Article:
LOVE THE ONE YOU LOVE
Dir. Jenna Bass, 2014.
South Africa. 88 minutes.
In English and Xhosa (subtitled).
THURSDAY, MARCH 3 – 7:30 PM
SUNDAY, MARCH 13 – 5:00 PM
FRIDAY, MARCH 18 – 7:30 PM
WEDNESDAY, MARCH 23 – 10:00 PM
WEDNESDAY, MARCH 30 – 7:30 PM
Remember that t-shirt that said “COUPLES ARE BORING AND EVERYBODY KNOWS IT”? Now that Anti-Valentine’s is over, Spectacle is pleased to present a swirling and intimate vision of modern dating from South Africa: Jenna Bass’ feature debut LOVE THE ONE YOU LOVE.
Anchored by the thousand-gigawatt chemistry of stars Chi Mhende and Andile Nebulane, the film posits love and autonomy at seductive odds, piercing out angles on the most telling minutiae of a relationship’s long and winding forge. Mhende stars as Terri, a phone sex worker who, while deeply in love with her boyfriend Sandile (Nebulane), can’t help but wonder if things are too perfect. Along the way, a despondent IT worker named Eugene (Loew Venter) uncovers a master-list of couples on the Dark Web that serves as justification to try winning back his ex, with whose much younger brother he has kept a fraught friendship.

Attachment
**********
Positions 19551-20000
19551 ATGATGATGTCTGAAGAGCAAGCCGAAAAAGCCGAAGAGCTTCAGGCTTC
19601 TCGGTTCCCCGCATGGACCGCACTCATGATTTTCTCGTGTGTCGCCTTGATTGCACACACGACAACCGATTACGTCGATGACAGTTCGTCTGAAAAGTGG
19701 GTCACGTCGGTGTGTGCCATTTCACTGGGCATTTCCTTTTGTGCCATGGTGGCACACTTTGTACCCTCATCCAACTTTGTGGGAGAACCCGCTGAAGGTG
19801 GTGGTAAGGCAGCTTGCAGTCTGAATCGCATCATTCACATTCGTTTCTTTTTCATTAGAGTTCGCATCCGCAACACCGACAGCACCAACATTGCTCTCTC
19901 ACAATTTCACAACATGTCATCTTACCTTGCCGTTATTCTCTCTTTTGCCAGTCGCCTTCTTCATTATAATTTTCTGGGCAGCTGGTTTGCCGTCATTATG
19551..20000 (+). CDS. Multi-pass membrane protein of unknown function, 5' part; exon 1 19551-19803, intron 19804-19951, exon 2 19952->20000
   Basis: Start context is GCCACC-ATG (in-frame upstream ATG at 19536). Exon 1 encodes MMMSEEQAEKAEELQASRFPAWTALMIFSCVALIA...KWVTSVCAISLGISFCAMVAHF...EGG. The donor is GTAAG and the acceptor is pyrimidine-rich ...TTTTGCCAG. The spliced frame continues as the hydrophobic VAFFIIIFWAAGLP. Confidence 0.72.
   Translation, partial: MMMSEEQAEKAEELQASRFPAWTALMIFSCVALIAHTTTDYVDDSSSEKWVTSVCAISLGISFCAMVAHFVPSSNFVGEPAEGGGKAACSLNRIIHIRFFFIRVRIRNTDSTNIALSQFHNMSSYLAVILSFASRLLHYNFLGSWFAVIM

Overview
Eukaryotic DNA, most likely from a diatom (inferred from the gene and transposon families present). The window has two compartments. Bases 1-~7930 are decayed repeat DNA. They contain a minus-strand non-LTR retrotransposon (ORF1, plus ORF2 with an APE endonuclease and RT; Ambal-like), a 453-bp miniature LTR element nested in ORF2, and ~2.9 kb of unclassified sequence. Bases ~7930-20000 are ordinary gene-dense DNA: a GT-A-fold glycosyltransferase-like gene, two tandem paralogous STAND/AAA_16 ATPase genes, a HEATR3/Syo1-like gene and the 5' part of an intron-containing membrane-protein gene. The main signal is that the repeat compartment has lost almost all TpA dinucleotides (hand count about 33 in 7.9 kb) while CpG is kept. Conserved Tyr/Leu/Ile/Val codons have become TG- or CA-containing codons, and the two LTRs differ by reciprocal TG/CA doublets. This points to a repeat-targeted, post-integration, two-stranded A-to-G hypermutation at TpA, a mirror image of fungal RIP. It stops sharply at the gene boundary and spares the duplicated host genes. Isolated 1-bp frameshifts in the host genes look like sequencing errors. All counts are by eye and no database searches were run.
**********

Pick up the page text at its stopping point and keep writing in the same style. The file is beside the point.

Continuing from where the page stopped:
The two plot strands go unlinked until the film’s third act, a disarmingly sober counterbalancing of romance and reality; the film’s blurring of conspiracy and superstition makes for a perfect analogue with a lover’s mindset. Largely improvised around a twenty-page treatment and aided immeasurably by a steady and endlessly observant handheld camera, LOVE is equal parts tactile psychodrama and freewheeling, hyperlinked RomCom. Bass’ film digs deeper into timeless conundrums of trust and compatibility than the sociopolitics of its Cape Town milieu, but questions about identity and class in the New South Africa are never far from the viewer’s mind. Simpler times resurface as impressionistic digital fragments; passionate arguments and awkward yearnings play out in remarkably real time.
“What is likely a tight budget is masked by Bass’ intimate, rather than irritatingly shaky, hand held camerawork and a dedication to her characters’ words and how they relate to each other. The film has more than one sequence that feels like we, as viewers, are eavesdropping as much as watching the romantic drama unfold.” – Elizabeth Kerr, The Hollywood Reporter
“We need more diverse narratives about Africa – the ones in films like SEX, OKRA AND SALTED BUTTER, PUMZI, and LOVE THE ONE YOU LOVE.” – Lindiwe Dovey, The Guardian